British Tinnitus Association

Tinnitus masker

Hi everyone, I have been struggling with tinnitus for the past six months. I have decided to buy the Puretone MM6 Sound generators. I just can't get on with them. I find the tube that goes into my ear uncomfortable, also the minute I start talking the tube moves which then constantly changes the volume of the white noise which is just annoying as the tinnitus. They cost me £500, and I am not happy with them at all. Could anyone please recommend decent tinnitus maskers? Many thanks Daniela

8 Replies

Hi Daniela,

White noise generators are specialist devices that must be used correctly and under the guidance of a Hearing Therapist or Audiologist trained in tinnitus management. If they are not used correctly they can make tinnitus worse. Their volume should be set slightly lower than the tinnitus and should not mask it or cover up the tinnitus so that it can’t be heard. The reason is this: The brain cannot habituate to tinnitus if it can’t hear it. Please read my post below which is in this forum, by pasting the link into your web browser:

I have worn white noise generators for many years and have written quite a lot about them on other tinnitus forums.

If you live in the UK, then white noise generators are usually supplied free of charge via ENT/hearing therapist, once your auditory system has been tested for suitability - and if they believe you might benefit using them. I know the MM6 that you have but have never used them. I have used the in-ear that are bullet shaped and discreet. I bought them privately and currently use digital BTE (behind the ear) white noise generators supplied by the NHS and find both types quite comfortable to wear.

From your post I gather that you haven’t had tinnitus long? Have you been seen at ENT and been referred to a Hearing Therapist for tinnitus management? White noise generators should really be used as part of TRT (tinnitus retraining therapy) which is a long term treatment that requires counselling. Just using white noise generators alone without having proper tinnitus counselling, one is not likely get the full benefit from these devices. This is mentioned in the TRT (tinnitus retraining therapy) book written by Professor Pawel Jasterboff and I agree with him.

Please read the post below which you might find helpful. It was written for people new to tinnitus.

New to tinnitus what to do?

The onset of loud intrusive tinnitus can be very traumatic for most people. I use the words loud and intrusive, because tinnitus comes in many forms and intensities. When it is mild, moderate or occasionally heard in quiet surroundings it is usually not too bothersome and a person can go about their daily affairs quite happily and unperturbed by this anomaly. This type of tinnitus usually comes on gradually and in some cases it’s associated with hearing loss, as we get older and the usual treatment is the wearing of hearing aid/s.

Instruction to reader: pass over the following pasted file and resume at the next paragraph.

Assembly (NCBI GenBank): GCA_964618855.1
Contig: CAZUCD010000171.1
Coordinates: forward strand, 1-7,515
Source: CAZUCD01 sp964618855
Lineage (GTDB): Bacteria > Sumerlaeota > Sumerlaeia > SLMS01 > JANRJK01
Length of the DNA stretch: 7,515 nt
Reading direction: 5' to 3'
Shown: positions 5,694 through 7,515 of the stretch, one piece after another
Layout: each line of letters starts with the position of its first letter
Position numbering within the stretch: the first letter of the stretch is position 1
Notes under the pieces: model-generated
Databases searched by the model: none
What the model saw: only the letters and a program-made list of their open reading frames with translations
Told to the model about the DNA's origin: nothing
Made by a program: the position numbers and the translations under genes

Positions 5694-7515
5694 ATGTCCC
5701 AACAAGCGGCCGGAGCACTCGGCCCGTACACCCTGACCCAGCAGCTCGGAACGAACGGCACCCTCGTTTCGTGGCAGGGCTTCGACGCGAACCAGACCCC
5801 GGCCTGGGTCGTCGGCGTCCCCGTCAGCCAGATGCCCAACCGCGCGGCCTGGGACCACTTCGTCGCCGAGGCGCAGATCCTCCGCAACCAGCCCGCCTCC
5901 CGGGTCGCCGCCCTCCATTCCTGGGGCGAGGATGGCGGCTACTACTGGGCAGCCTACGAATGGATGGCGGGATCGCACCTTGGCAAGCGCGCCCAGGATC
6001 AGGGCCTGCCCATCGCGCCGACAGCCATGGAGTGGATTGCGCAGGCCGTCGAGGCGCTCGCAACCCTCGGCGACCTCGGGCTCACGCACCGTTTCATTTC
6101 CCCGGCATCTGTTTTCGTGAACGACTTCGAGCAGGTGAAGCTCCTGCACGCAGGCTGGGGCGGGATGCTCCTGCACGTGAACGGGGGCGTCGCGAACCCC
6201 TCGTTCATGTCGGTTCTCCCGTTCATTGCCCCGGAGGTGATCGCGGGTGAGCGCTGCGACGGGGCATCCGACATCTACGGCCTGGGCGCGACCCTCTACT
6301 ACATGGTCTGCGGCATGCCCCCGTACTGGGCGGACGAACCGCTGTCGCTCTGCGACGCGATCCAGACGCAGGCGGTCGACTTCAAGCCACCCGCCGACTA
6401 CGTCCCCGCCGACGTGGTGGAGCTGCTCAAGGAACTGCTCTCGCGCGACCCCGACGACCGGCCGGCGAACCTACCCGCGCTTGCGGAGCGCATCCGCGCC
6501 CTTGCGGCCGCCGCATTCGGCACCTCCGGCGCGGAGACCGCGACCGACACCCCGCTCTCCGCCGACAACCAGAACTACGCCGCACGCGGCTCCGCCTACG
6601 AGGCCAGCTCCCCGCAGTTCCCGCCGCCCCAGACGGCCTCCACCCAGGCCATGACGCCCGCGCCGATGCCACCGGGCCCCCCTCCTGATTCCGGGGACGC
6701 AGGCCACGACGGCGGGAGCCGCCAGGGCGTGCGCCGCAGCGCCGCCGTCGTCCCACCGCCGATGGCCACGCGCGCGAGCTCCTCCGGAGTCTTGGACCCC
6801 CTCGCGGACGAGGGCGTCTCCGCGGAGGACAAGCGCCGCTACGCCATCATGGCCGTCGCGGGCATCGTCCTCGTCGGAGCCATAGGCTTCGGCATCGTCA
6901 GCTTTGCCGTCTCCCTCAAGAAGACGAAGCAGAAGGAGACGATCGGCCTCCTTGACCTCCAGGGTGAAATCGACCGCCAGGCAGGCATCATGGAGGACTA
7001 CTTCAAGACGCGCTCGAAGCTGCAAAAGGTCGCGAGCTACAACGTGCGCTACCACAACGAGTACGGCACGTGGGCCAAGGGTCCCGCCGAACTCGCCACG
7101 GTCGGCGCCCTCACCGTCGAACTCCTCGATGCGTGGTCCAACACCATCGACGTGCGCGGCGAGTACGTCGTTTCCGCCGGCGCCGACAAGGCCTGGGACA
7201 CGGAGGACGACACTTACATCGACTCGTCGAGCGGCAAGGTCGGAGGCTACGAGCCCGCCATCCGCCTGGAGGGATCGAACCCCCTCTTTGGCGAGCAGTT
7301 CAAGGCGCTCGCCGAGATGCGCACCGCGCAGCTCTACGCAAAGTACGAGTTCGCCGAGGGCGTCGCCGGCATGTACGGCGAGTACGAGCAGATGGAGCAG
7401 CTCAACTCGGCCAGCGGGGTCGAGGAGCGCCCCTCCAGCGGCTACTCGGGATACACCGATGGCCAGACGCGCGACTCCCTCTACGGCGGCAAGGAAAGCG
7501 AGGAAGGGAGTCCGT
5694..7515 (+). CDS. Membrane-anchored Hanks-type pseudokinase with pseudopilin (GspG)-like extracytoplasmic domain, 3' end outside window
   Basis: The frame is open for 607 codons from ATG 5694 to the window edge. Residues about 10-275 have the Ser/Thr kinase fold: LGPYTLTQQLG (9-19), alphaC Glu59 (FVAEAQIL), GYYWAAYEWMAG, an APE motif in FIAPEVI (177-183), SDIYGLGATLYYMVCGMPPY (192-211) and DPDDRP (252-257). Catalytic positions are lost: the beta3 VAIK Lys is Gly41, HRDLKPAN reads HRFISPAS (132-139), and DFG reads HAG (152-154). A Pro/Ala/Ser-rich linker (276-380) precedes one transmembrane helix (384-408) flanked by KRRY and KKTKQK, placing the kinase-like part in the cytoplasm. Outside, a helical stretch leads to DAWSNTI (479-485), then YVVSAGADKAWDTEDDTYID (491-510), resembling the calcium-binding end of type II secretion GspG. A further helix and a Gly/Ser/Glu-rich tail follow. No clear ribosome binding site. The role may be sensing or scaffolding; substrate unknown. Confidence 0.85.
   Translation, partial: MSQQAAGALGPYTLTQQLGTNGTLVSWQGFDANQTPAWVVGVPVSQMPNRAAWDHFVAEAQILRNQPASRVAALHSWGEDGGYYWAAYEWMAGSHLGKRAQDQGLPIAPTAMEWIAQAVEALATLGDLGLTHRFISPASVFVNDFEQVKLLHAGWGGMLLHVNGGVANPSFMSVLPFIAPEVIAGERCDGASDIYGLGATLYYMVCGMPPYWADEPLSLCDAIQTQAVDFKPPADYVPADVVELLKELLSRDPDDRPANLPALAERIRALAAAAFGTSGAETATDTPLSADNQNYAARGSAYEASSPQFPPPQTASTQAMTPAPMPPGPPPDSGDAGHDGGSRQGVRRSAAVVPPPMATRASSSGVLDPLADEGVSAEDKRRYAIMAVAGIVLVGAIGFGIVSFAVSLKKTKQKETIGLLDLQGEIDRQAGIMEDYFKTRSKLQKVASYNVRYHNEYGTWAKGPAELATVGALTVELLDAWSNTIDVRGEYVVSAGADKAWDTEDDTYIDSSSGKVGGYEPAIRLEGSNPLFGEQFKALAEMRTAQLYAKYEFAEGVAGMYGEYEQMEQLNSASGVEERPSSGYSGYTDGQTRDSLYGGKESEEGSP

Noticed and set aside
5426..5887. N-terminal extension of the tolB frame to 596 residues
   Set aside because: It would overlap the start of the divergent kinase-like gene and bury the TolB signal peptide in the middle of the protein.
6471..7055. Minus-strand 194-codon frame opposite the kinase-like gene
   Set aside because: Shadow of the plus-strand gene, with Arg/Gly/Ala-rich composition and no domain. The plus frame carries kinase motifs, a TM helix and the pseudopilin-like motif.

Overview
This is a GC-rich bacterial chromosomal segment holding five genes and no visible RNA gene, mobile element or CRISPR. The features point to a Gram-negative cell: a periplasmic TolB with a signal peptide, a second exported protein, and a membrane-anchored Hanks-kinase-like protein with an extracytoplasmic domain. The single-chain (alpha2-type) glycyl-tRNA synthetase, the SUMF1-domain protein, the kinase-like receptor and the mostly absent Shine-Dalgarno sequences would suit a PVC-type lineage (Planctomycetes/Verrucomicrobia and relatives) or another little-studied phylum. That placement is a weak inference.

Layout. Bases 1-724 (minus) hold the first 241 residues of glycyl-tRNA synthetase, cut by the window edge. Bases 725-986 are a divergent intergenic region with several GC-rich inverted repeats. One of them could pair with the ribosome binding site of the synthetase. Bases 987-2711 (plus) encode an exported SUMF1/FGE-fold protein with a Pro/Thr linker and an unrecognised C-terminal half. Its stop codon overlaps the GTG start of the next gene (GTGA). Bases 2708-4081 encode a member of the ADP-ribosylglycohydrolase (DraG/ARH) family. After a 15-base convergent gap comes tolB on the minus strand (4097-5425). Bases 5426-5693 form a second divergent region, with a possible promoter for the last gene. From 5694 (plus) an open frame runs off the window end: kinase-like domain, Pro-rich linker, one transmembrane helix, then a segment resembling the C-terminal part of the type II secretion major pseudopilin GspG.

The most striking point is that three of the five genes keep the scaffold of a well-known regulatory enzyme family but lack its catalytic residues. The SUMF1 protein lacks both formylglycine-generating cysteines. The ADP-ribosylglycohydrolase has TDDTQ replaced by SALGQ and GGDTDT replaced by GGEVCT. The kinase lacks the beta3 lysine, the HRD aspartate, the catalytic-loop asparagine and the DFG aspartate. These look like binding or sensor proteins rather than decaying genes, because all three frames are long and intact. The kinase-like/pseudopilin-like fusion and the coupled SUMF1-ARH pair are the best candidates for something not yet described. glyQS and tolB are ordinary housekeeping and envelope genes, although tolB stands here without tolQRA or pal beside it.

Tinnitus can be caused by other things: an underlying medical problem, build up of ear wax (cerumen). Jaw problems. Some medications and even irregular blood flow through the body causing Pulsatile tinnitus.

The most common cause is exposure to loud noise or music that has been played at high levels causing some damage to the cochlear in the inner ear. This type of tinnitus can be loud, intrusive and very debilitating. Often leaving a person at a loss and not knowing which way to turn to escape the nightmare that has suddenly come upon them. Your Dr has probably told you, it’s tinnitus and nothing can be done, you’ll just have to learn to live with it.

If you are having difficulty sleeping you might have been advised to try a night time sedation or an ant-depressant to help cope with the stress and anxiety that often accompanies tinnitus. These medications can be helpful especially in the early stages and they don’t have to be taken long term, so it’s something to consider. They can act as a safety net so you don’t become too down. A referral to ENT will usually be recommended. In the mean time try to keep occupied with something you like doing, as it helps to distract the brain from focusing on the tinnitus. Avoiding quiet rooms during the day by playing low level non intrusive music such as classical in the background can be helpful.

At night a sound machine placed by the bedside playing nature sounds or listening to favourite mp3 tracks or Cds are good. Keeping the volume just below the tinnitus is ideal and set to play throughout the night until morning. It takes time to get used to sound therapy so please stay with it. Whilst in a deep sleep it supplies the brain and auditory system with sound enrichment. Over time the tinnitus is pushed further into the background helping to make its perception less noticeable during waking hours. In the early stages of tinnitus, if one chooses not to use sound enrichment sleeping can sometimes be difficult and there’s also the chance of the tinnitus becoming more intrusive as sleeping in a quiet room can allow the brain to increase it’s own background activity.

In doing so it will also increase the tinnitus making it more intrusive during waking hours.